I had the pleasure of sitting down recently to talk to one of our newest hires, Riley Burns. Riley is energetic, enthusiastic, and adventurous. Case in point, she recently moved to Wilmington site unseen from upstate New York, looking for a change of scenery.
Riley’s training experiences included exposure to eating disorders at the outpatient, IOP, and PHP levels of care. She did her graduate research on eating disorders and ADHD and will be submitting her findings soon for publication (see below for an informational article she wrote exclusively for our blog on this topic!). She is HAES-aligned and will be seeing clients outpatient, as well as working in our IOP.
What are your areas of clinical interest/populations you enjoy working with?
Eating disorders of all types, including ARFID. Working with clients with co-occurring ED and ADHD and neurodivergent clients with ED. Children, adolescents, and college age clients.
What do you enjoy doing in your free time?
Various crafts, music (she plays the trumpet), rollerskating, hiking, backpacking, and travel (she went to Rome this summer!).
Favorite book you’ve read recently? Red White and Royal Blue and Love Hypothesis.
Not yet! But coming soon hopefully!
ADHD and Eating Disorders: Addressing the Overlap
Both Attention-Deficit hyperactivity Disorder (ADHD) and Eating Disorders (EDs) are increasing in prevalence. There is documented overlap between the two and how the diagnoses interact with one another. Those with both ADHD and an ED will have unique experiences that will impact their interaction, with their disorder and with treatment.
ADHD is a disorder characterized by the presence and persistence of the core symptoms of hyperactivity/impulsivity and/or inattention. Hyperactivity is defined as constant movement in inappropriate situations. It can include things like fidgeting, always talking/frequently interrupting, or talking at an inappropriate volume. Impulsivity refers to hasty decision making without forethought, which can go alongside hyperactivity in social situations. Inattention, on the other hand, manifests as wandering from task to task, difficulty maintaining focus, and disorganization. Inattention is much less “visible” than hyperactivity and impulsivity, meaning that those with inattentive ADHD are easier to miss (American Psychiatric Association, 2013). ADHD is diagnosed in roughly a 2:1 ratio of males to females, but recent research suggests that this may be due in part to different presentations based on gender.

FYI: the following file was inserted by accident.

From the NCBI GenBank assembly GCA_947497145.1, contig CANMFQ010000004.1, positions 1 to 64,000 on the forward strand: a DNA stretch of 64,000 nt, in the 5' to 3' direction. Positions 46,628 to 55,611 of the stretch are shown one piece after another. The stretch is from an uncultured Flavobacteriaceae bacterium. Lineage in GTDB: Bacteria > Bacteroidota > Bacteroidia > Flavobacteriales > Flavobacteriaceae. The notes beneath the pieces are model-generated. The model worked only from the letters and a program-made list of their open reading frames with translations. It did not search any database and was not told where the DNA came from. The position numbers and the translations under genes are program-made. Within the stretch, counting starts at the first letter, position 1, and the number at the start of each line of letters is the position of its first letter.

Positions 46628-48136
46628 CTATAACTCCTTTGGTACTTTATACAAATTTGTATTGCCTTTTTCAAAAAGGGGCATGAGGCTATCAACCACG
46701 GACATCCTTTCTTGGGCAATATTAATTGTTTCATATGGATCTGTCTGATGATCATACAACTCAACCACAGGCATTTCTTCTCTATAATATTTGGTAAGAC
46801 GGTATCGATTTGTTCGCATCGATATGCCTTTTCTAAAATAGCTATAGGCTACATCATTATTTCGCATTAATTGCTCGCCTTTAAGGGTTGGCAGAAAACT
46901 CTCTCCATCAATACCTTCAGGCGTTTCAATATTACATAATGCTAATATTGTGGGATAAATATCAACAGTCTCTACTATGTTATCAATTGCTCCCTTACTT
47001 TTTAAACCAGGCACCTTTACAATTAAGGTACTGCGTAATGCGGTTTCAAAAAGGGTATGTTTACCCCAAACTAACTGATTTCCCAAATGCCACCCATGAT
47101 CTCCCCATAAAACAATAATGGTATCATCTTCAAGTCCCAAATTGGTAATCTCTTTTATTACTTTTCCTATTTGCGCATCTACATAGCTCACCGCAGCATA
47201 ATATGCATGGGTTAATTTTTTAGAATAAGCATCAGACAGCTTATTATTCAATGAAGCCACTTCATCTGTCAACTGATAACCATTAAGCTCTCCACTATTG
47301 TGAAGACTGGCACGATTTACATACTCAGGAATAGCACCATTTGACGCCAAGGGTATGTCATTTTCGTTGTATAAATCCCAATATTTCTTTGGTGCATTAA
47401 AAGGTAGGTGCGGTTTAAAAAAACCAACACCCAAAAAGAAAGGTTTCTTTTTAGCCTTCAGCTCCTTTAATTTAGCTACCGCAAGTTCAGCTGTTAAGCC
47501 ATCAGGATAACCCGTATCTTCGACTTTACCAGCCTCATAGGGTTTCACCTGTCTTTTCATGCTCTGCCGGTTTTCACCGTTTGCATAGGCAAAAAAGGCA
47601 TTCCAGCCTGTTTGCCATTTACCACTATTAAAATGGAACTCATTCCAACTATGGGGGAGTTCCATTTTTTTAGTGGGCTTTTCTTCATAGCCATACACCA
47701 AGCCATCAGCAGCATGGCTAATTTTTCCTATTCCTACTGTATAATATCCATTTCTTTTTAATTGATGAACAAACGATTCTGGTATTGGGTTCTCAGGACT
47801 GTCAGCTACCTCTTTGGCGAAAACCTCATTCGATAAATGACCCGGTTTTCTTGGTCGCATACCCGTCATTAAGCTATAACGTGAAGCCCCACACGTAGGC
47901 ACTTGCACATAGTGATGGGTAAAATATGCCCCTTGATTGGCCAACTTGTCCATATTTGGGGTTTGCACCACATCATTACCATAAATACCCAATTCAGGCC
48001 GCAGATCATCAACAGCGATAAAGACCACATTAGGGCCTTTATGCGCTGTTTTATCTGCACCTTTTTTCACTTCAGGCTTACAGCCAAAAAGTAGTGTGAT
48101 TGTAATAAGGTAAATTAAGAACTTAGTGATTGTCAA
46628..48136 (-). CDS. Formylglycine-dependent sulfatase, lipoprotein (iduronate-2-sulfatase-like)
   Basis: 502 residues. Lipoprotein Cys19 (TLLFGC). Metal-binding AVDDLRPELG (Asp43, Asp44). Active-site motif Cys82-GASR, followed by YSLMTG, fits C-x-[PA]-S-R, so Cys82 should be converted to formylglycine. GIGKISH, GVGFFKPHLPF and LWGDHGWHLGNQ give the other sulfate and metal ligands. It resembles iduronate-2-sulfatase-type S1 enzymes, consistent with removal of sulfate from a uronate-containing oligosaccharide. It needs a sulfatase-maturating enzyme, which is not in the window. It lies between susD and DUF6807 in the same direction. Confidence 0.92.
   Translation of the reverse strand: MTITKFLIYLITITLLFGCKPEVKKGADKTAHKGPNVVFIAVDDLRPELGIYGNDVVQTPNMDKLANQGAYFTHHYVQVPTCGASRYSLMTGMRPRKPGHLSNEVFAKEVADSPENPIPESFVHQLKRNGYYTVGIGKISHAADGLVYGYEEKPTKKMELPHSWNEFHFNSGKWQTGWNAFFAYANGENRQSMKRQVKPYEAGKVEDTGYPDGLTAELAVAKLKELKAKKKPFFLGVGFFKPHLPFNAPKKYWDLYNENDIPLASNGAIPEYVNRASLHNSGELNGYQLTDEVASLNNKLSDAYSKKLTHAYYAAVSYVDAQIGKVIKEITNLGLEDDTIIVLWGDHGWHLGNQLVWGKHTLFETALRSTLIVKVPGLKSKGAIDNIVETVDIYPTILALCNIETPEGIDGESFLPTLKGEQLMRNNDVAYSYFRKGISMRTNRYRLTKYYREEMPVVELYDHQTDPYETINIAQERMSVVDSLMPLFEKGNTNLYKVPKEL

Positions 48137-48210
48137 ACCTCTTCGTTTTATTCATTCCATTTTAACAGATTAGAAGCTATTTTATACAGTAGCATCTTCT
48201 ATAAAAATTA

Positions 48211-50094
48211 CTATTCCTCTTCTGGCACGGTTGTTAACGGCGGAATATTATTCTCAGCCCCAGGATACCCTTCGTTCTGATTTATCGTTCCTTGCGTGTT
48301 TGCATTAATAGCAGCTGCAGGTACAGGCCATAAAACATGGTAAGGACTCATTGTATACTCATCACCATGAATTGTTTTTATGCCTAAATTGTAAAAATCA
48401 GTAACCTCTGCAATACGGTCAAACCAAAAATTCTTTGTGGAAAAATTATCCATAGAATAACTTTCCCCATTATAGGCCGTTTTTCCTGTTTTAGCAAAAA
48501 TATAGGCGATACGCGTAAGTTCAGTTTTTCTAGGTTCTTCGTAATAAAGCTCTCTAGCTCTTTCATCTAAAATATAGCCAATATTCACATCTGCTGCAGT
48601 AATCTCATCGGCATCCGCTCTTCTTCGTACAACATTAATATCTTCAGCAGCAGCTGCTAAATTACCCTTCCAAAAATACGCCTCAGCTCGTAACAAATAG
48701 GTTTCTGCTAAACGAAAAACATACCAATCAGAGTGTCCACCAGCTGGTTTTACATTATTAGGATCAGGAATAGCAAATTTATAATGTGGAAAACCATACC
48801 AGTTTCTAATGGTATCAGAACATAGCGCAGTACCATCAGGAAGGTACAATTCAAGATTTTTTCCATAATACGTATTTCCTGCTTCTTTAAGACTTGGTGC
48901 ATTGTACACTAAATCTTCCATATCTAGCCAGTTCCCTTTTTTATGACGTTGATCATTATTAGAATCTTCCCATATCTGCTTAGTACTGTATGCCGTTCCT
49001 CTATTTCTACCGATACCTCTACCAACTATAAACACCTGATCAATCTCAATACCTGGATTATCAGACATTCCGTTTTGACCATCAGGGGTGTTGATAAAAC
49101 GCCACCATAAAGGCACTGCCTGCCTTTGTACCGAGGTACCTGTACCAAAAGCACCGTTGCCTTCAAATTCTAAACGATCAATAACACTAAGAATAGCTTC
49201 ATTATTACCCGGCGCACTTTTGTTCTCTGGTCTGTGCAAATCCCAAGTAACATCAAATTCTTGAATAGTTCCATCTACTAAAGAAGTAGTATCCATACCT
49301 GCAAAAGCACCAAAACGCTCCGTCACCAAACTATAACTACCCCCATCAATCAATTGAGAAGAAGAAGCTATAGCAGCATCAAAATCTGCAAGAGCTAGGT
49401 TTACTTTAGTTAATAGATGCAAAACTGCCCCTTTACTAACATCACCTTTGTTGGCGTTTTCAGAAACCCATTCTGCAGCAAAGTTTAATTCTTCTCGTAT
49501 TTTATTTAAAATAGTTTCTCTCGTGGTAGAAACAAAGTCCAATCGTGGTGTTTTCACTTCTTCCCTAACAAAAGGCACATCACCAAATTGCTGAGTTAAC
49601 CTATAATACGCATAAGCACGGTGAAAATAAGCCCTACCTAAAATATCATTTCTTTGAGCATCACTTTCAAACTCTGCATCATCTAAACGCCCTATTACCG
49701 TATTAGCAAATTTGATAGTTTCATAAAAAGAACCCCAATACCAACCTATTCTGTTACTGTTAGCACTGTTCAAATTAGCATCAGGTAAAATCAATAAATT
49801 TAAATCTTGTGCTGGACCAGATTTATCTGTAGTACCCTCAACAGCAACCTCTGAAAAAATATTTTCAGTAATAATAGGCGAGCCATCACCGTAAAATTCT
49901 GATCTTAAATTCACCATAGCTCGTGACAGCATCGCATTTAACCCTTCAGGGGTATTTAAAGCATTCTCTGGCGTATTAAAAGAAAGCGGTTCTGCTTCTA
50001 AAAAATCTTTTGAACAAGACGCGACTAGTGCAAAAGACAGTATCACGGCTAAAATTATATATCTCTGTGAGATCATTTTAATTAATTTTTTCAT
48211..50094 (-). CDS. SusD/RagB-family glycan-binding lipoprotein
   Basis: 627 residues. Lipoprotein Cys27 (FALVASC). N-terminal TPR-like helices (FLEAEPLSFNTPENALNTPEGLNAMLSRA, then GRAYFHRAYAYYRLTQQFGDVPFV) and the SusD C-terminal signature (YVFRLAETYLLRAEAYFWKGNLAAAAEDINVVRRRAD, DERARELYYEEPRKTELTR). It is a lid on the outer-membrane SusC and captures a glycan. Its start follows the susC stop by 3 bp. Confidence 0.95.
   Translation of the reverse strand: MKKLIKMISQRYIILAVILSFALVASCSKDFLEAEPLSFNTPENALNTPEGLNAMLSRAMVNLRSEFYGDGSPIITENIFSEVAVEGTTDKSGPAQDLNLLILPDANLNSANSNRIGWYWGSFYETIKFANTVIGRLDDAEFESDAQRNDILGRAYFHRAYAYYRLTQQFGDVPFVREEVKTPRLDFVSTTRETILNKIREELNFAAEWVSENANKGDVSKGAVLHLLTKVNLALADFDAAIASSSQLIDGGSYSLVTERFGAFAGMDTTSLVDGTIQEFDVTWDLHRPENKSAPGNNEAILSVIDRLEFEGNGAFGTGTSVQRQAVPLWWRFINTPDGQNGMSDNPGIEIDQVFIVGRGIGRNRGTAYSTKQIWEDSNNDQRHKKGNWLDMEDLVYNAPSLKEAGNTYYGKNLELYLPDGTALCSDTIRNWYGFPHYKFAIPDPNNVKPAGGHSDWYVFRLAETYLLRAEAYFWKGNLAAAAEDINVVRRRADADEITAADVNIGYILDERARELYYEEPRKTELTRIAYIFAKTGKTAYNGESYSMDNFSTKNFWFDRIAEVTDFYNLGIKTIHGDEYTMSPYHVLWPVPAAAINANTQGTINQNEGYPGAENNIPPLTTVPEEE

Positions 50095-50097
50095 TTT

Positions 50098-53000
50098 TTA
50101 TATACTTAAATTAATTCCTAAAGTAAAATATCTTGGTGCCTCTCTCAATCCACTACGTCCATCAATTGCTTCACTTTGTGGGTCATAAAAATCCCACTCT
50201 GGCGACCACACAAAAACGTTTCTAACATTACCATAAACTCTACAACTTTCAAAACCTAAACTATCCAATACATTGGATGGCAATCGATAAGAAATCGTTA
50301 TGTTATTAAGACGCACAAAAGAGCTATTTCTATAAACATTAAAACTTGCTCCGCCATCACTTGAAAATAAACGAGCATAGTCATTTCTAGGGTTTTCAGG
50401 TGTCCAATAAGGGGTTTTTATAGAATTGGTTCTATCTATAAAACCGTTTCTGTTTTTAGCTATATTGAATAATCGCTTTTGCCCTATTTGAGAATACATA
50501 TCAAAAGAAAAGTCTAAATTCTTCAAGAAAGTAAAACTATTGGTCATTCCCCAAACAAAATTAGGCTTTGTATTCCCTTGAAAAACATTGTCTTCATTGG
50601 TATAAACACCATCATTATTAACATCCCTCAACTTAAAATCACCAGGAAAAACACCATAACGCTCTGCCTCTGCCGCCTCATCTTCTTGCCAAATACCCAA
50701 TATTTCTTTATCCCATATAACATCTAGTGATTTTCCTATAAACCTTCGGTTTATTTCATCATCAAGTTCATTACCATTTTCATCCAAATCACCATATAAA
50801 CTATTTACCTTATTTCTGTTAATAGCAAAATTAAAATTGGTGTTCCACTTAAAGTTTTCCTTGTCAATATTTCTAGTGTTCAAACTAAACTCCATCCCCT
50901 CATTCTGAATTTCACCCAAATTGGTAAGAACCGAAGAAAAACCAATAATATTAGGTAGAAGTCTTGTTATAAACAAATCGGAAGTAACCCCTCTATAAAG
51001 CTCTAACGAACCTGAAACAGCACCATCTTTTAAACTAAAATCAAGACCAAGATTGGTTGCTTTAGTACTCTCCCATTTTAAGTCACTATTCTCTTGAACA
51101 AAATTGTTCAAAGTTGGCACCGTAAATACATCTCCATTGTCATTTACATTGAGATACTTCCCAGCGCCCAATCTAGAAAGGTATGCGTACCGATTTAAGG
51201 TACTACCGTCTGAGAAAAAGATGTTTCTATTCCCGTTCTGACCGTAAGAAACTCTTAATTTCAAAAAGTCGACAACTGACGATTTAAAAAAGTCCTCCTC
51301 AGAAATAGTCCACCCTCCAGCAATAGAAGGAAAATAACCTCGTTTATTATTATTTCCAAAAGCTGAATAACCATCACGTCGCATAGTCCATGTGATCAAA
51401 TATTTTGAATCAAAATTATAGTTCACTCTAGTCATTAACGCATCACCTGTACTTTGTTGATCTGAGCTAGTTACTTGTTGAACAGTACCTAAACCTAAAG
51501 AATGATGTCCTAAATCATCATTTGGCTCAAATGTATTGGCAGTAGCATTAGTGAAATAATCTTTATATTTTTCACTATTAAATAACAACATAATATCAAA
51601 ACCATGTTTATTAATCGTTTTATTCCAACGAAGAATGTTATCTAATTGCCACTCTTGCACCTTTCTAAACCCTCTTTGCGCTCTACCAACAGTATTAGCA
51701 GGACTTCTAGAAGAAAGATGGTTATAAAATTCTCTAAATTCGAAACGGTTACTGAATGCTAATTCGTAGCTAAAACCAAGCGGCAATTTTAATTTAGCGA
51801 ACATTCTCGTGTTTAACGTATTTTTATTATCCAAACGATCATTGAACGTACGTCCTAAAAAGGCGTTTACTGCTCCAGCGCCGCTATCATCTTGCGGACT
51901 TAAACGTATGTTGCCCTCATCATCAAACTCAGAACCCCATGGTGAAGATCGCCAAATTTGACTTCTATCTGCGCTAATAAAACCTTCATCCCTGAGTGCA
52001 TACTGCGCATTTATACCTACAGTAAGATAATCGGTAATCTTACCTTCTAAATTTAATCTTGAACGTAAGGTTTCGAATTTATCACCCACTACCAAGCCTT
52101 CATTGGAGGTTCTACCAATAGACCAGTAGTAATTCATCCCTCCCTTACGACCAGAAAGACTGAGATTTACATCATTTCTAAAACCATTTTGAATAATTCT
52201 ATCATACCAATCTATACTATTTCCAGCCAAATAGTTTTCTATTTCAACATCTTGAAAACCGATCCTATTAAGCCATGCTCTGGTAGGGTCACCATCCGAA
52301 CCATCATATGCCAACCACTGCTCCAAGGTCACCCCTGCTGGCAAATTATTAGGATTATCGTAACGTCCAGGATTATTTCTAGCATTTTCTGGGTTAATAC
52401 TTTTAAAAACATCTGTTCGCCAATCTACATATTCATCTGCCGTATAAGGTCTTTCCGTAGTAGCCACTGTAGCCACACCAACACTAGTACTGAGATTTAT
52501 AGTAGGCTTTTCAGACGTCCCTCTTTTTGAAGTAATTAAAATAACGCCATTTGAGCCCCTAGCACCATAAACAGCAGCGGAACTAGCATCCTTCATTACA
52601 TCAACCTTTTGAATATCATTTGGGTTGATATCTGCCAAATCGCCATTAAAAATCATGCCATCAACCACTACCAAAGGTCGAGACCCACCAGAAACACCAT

ADHD has a worldwide prevalence of about 5% (Polanczyk et al., 2007). Most of these diagnoses are made in boys below the age of 18. In the college age population, prevalence is estimated between 2-8%. Based on current research, it appears that approximately ~75% of ADHD symptoms from childhood will persist into adulthood (Biederman et al., 2010). These statistics are changing, however, because women are underdiagnosed with ADHD. Women/girls typically present with more inattentive behaviors, vs. men/boys who tend to present as more visibly hyperactive.
The worldwide prevalence of eating disorder is estimated at 8.4% for women and 2.2% for men. The estimated combined percentage of eating disorders has risen from ~3.5% between 2000-2006, to ~8% between 2013-2018. Prevalence of eating disorders in adolescents is estimated between 6-8% (Galmiche et al., 2019).
Recently, there has been an ongoing conversation about the way that ADHD symptoms can impact the development and progression of eating disorders. Symptoms such as inattention, poor impulse control, and poor executive function all support a link between ADHD and the manifestation of eating disorders. These symptoms may manifest as forgetting meals and snacks, poor awareness of hunger and fullness cues, and strong impulses to binge/purge. Other factors may include anxiety and mood disorders, both of which occur at higher rates in both those with ADHD and eating disorders (Levin & Rawana, 2016).
The research around this topic is new and ongoing, but by bringing attention to the possibility of a relationship between eating disorders and ADHD, the hope is that, over time, screening, and early intervention for those at high risk for either diagnosis will improve. If you or a loved one struggles with ADHD, an eating disorder, or both, you are not alone. Clinicians at Chrysalis treat these disorders both individually and when they co-occur.
American Psychiatric Association. (2013). Diagnostic and Statistical Manual of Mental Disorders. American Psychiatric Association. https://doi.org/10.1176/appi.books.9780890425596
Galmiche, M., Déchelotte, P., Lambert, G., & Tavolacci, M. P. (2019). Prevalence of eating disorders over the 2000–2018 period: A systematic literature review. The American Journal of Clinical Nutrition, 109(5), 1402-1413. https://doi.org/10.1093/ajcn/nqy342
Levin, R. L., & Rawana, J. S. (2016). Attention-deficit/hyperactivity disorder and eating disorders across the lifespan: A systematic review of the literature. Clinical Psychology Review, 50, 22-36. http://doi.org/10.1016/j.cpr.2016.09.010
Polanczyk, G., M.D., Silva de Lima, M., M.D., Horta, B. L., M.D., Ph.D., Biederman, J., M.D., & Rohde, L. A., M.D., Ph.D. (2007). The Worldwide Prevalence of ADHD: A Systematic Review and Metaregression Analysis. American Journal of Psychology, 164(6), 942-948.